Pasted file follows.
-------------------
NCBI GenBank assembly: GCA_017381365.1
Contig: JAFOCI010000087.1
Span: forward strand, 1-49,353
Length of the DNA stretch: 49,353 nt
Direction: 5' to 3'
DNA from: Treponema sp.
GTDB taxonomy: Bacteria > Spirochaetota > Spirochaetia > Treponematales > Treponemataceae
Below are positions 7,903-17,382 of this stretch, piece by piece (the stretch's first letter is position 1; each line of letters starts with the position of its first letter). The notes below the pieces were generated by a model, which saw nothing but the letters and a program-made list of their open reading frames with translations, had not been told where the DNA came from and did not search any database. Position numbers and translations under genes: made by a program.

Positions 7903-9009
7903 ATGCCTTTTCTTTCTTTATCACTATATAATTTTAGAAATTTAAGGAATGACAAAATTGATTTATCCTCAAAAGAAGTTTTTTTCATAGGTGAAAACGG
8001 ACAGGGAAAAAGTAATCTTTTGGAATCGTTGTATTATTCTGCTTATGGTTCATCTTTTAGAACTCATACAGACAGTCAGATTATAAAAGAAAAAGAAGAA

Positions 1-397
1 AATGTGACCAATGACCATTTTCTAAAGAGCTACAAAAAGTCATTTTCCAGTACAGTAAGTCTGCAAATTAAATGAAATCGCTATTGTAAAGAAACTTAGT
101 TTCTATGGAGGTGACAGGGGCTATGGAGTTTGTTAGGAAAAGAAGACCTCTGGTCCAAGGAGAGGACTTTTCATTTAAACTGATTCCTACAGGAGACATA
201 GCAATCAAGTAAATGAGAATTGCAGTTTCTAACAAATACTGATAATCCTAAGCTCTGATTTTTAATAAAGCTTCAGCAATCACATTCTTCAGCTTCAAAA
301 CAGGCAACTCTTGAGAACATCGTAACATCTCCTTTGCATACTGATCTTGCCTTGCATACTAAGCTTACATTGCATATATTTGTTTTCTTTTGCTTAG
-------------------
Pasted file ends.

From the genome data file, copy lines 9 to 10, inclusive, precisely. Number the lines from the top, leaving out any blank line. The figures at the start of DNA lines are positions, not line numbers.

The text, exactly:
Positions 7903-9009
7903 ATGCCTTTTCTTTCTTTATCACTATATAATTTTAGAAATTTAAGGAATGACAAAATTGATTTATCCTCAAAAGAAGTTTTTTTCATAGGTGAAAACGG